Microsoft CEO: Women don't need to ask for raise

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Microsoft's Satya Nadella Tells Women Karma Leads to Raises

NEW YORK (AP) - Microsoft CEO Satya Nadella says women don't need to ask for a raise. They should just trust the system - one that at technology companies is overwhelmingly male.

Nadella spoke Thursday at an event for women in computing held in Phoenix. He was asked to give his advice to women who are uncomfortable requesting a raise.

"It's not really about asking for the raise, but knowing and having faith that the system will actually give you the right raises as you go along," he answered. Not asking for raise, he added, is "good karma" that would help a boss realize that the employee could be trusted and should have more responsibility.

His interviewer, Maria Klawe, the president of Harvey Mudd College and a Microsoft director, told him she disagrees, drawing cheers from the audience. She suggested women do their homework on salary information and first practice asking with people they trust.

After getting blasted on Twitter for his remarks, Nadella tweeted, "Was inarticulate re how women should ask for raise. Our industry must close gender pay gap so a raise is not needed because of a bias."

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Microsoft CEO: Women don't need to ask for raise
NEW YORK, NY - MAY 20: Microsoft CEO Satya Nadella attends the launch of the Microsoft Pro 3 Surface Tablet at Skylight Clarkson Sq on May 20, 2014 in New York City. (Photo by Steve Sands/Getty Images)
NEW DELHI, INDIA - SEPTEMBER 30: Satya Nadella, chief executive officer of Microsoft Corp., speaks to students during the Microsoft Talent India conference on September 30, 2014 in New Delhi, India. Microsoft will offer its commercial cloud services from Indian data centres as it seeks to tap what it calls a $2-trillion market in the country where Internet use is growing rapidly. (Photo by Vipin Kumar/Hindustan Times via Getty Images)
NEW DELHI, INDIA - SEPTEMBER 30: Satya Nadella, chief executive officer of Microsoft Corp., speaks to students during the Microsoft Talent India conference on September 30, 2014 in New Delhi, India. Microsoft will offer its commercial cloud services from Indian data centres as it seeks to tap what it calls a $2-trillion market in the country where Internet use is growing rapidly. (Photo by Vipin Kumar/Hindustan Times via Getty Images)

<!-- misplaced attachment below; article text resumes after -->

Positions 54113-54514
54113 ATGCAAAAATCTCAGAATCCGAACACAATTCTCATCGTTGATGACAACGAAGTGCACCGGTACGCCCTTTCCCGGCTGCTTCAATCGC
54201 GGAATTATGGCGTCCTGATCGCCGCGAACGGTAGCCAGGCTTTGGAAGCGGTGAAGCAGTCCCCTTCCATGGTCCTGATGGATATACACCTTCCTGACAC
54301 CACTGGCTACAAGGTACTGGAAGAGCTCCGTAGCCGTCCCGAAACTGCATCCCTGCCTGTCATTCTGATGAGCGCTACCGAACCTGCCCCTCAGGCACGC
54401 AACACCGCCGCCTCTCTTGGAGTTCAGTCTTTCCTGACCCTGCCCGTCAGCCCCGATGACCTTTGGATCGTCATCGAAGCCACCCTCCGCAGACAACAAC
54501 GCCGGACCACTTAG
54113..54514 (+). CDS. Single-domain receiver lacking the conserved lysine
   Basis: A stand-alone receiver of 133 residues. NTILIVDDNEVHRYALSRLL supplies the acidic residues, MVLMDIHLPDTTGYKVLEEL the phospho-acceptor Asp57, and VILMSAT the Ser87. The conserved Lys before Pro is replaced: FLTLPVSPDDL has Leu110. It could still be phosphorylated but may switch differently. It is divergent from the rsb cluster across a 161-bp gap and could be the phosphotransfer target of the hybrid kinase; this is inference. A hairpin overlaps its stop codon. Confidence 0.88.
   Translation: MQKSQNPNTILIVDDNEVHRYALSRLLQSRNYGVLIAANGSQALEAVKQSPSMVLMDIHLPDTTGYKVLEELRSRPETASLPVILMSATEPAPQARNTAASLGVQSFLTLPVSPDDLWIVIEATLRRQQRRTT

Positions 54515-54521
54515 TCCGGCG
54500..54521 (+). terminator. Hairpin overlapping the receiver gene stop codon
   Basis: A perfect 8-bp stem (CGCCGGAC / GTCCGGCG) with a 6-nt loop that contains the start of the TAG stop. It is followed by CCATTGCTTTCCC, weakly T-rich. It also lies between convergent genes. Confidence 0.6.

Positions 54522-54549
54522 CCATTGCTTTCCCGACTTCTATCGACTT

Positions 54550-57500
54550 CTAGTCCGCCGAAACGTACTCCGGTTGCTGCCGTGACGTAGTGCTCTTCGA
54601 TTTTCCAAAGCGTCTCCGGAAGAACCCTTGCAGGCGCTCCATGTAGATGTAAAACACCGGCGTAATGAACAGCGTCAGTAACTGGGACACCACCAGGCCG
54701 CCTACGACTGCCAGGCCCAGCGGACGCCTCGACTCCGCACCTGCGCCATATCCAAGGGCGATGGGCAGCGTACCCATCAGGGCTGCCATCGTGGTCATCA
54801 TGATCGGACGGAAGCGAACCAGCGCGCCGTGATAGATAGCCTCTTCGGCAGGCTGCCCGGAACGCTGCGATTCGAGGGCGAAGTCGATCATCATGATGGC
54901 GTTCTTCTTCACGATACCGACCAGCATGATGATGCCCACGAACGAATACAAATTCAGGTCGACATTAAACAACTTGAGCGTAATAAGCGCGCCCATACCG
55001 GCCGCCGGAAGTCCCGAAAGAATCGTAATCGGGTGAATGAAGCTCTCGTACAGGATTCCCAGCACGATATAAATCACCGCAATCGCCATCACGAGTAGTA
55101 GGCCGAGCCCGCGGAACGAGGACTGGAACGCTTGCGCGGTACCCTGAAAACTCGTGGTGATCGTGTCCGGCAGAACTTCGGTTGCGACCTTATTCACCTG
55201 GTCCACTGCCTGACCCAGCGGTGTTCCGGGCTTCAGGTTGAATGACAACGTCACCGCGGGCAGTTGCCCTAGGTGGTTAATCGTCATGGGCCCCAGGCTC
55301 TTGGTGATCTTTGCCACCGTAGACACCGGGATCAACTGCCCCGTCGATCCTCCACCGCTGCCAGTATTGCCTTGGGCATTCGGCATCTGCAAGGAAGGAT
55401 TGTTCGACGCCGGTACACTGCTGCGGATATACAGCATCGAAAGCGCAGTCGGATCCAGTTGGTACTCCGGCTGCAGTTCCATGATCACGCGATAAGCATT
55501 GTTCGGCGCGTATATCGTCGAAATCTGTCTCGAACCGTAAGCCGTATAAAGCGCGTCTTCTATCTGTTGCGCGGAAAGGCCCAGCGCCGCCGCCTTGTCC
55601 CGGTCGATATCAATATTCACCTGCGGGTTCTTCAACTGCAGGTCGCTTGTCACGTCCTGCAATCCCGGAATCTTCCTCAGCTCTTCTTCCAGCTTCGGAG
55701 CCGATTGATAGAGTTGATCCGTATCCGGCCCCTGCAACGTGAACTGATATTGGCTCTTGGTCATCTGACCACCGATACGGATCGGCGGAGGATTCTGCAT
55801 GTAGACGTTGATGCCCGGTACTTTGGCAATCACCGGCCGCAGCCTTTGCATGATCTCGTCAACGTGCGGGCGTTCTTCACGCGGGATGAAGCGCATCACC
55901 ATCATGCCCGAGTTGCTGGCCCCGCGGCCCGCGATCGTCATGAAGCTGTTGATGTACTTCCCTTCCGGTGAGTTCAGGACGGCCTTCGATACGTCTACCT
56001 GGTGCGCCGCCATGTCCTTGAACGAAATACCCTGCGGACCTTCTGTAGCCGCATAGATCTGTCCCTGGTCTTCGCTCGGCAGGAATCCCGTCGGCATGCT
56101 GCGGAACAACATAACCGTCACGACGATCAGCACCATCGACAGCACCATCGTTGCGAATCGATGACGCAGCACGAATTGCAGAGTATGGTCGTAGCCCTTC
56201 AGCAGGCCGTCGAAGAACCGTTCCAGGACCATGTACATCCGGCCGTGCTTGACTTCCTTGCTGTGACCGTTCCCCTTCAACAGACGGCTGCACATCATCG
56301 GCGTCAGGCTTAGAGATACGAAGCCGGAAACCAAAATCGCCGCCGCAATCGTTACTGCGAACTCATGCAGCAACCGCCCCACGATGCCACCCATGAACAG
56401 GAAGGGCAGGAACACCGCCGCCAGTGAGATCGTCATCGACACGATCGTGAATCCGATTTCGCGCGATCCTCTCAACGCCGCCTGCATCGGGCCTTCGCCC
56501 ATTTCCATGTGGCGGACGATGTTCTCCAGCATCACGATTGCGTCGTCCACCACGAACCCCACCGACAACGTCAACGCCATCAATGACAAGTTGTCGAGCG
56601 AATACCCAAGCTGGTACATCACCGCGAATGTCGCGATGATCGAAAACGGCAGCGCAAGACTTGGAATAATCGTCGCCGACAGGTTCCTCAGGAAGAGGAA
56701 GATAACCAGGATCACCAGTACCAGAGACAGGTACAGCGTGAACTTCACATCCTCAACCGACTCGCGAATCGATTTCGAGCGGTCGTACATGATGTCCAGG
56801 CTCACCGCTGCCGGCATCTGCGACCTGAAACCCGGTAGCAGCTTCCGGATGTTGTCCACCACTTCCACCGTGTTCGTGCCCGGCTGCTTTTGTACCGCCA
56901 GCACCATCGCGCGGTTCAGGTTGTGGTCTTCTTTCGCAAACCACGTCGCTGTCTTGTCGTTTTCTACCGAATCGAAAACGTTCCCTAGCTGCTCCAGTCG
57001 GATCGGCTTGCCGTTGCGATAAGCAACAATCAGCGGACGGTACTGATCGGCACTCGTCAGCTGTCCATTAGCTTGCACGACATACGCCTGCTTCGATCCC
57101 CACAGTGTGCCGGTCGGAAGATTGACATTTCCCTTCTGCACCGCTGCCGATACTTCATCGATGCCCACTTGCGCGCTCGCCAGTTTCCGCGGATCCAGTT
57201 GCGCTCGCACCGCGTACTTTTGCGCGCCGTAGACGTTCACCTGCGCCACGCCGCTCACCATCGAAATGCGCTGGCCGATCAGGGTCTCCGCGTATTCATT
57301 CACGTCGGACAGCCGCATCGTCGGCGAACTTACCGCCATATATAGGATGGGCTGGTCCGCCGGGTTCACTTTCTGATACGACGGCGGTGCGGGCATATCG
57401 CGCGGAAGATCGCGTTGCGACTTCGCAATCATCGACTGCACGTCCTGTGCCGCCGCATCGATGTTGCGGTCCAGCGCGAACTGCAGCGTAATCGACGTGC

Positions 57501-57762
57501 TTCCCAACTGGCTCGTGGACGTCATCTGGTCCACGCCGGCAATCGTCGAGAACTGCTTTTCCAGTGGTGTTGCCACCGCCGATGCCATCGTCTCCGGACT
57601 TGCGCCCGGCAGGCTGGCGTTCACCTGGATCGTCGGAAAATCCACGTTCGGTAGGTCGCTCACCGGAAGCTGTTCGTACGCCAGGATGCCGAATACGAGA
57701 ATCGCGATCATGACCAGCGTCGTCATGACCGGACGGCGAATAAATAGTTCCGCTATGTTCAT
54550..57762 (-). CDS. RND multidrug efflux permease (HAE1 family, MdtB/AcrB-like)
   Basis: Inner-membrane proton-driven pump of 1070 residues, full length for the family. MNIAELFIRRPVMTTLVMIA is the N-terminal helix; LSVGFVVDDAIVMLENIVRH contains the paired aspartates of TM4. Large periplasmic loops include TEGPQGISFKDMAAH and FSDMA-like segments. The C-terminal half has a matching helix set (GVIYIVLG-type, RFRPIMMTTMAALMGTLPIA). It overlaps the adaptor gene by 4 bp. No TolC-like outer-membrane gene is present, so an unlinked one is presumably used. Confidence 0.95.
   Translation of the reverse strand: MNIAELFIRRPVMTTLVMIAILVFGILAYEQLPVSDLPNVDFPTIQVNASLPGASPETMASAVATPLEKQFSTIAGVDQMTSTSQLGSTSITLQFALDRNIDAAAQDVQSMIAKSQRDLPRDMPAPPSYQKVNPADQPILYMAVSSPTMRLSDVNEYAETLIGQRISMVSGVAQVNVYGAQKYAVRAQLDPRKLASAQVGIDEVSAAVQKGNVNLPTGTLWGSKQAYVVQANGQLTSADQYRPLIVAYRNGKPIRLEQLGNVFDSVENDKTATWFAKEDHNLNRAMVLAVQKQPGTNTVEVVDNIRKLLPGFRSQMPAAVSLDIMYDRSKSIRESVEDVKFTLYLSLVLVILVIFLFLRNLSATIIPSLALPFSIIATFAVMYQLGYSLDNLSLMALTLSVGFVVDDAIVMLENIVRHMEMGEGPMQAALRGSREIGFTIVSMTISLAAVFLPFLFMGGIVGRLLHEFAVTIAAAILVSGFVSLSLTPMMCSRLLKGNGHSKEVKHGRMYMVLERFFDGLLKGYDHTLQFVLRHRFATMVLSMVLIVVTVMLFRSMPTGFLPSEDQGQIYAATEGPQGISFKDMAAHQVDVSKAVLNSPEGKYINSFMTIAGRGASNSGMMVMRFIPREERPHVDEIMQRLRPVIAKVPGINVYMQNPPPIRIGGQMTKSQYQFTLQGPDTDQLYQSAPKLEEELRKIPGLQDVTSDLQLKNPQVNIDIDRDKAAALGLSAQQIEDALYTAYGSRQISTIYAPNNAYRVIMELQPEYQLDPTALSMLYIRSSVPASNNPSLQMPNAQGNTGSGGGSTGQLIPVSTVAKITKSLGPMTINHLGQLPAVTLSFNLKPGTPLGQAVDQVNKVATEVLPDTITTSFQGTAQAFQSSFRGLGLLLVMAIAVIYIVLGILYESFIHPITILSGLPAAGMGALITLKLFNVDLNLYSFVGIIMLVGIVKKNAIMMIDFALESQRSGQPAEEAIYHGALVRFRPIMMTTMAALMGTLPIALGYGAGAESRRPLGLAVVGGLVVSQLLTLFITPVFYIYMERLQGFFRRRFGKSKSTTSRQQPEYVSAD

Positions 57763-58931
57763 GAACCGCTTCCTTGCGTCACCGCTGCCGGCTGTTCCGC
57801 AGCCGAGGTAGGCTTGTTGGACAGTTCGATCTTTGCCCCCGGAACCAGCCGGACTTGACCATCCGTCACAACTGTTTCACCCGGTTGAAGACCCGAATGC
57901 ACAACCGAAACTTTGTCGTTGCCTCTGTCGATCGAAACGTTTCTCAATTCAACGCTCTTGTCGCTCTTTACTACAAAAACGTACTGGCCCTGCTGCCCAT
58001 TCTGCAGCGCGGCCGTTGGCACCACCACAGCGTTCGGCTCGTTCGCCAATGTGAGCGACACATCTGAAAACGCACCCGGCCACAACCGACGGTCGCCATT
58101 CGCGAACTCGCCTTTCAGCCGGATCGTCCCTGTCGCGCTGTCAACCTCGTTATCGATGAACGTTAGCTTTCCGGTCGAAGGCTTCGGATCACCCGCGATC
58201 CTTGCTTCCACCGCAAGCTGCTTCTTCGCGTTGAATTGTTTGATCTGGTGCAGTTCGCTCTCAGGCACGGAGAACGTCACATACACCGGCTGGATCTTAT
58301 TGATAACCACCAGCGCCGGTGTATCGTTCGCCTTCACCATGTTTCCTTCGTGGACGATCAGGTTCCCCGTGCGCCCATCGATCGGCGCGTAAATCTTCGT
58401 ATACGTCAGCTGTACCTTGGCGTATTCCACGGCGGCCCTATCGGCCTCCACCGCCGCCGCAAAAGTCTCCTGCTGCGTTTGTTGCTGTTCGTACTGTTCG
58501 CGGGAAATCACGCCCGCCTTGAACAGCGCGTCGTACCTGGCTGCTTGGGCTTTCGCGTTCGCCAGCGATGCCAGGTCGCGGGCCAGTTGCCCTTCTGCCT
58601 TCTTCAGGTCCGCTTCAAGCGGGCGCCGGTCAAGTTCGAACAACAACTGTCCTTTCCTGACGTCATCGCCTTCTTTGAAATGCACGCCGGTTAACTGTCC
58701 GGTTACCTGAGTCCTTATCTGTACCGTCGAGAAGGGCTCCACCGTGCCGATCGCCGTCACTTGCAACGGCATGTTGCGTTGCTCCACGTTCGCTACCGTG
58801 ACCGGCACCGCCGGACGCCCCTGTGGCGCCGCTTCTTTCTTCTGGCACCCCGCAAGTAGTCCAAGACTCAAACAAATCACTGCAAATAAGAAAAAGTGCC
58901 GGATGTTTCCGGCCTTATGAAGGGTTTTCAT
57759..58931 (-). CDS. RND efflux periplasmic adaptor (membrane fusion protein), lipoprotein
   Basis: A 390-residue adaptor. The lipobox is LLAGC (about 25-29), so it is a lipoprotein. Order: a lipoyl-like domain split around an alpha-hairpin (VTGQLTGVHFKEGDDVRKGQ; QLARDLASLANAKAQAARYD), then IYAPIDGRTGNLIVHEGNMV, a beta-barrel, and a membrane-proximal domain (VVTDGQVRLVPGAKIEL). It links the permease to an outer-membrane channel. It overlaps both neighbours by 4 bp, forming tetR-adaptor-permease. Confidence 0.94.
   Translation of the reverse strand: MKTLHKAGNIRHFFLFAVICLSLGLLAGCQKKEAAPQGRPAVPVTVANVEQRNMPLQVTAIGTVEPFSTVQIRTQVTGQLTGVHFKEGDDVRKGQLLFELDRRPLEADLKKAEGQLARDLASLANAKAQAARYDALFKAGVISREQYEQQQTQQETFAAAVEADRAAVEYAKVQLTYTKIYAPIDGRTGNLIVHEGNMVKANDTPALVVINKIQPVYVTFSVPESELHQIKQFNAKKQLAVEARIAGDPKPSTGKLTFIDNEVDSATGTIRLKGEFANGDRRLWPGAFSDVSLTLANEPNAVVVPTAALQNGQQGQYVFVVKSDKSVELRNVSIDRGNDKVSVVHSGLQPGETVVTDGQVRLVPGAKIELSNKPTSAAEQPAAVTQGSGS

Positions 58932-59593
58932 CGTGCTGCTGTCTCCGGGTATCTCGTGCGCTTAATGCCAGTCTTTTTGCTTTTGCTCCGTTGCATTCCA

BEIJING, CHINA - SEPTEMBER 25: (CHINA OUT) CEO of Microsoft Satya Nadella gives a lecture about dream, struggle and creation at Tsinghua University on September 25, 2014 in Beijing, China. CEO of Microsoft Satya Nadella visited China for the first time on Thursday. (Photo by ChinaFotoPress/ChinaFotoPress via Getty Images)
Satya Nadella, chief executive officer of Microsoft Corp., speaks during a keynote session at the Microsoft Worldwide Partner Conference in Washington, D.C., U.S., on Wednesday, July 16, 2014. Nadella, who took over from Steve Ballmer in February, said in an interview last week that Microsoft would have to become more focused and efficient and he is preparing to make sweeping changes at the company. Photographer: Andrew Harrer/Bloomberg via Getty Images
NEW YORK, NY - MAY 20: Microsoft CEO Satya Nadella attends the launch of the Microsoft Pro 3 Surface Tablet at Skylight Clarkson Sq on May 20, 2014 in New York City. (Photo by Steve Sands/Getty Images)
Satya Nadella, chief executive officer of Microsoft Corp., speaks during the unveiling of the Surface Pro 3 at an event in New York, U.S., on Tuesday, May 20, 2014. Microsoft Corp. introduced a larger-screen Surface tablet that is thinner and faster than the previous Surface Pro model, its latest attempt to gain share in the market dominated by Google Inc. and Apple Inc. Photographer: Jin Lee/Bloomberg via Getty Images
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But his comments at the event, the Grace Hopper Celebration of Women in Computing, underscored why many see technology companies as workplaces that are difficult to navigate or even unfriendly for women and minorities. Tech companies, particularly the engineering ranks, are overwhelmingly male, white and Asian.

Criticized for their lack of diversity, major companies say they are trying to address the problem with programs such as employee training sessions and by participating in initiatives meant to introduce girls to coding.

Twenty-nine percent of Microsoft's employees are women, according to figures the Redmond, Washington-based company released earlier this month. Its technical and engineering staff and its management are just 17 percent female.

That's roughly comparable to diversity data released by other big tech companies this year.

Microsoft CEO Said He Was 'Inarticulate' About Pay Disparity For Women
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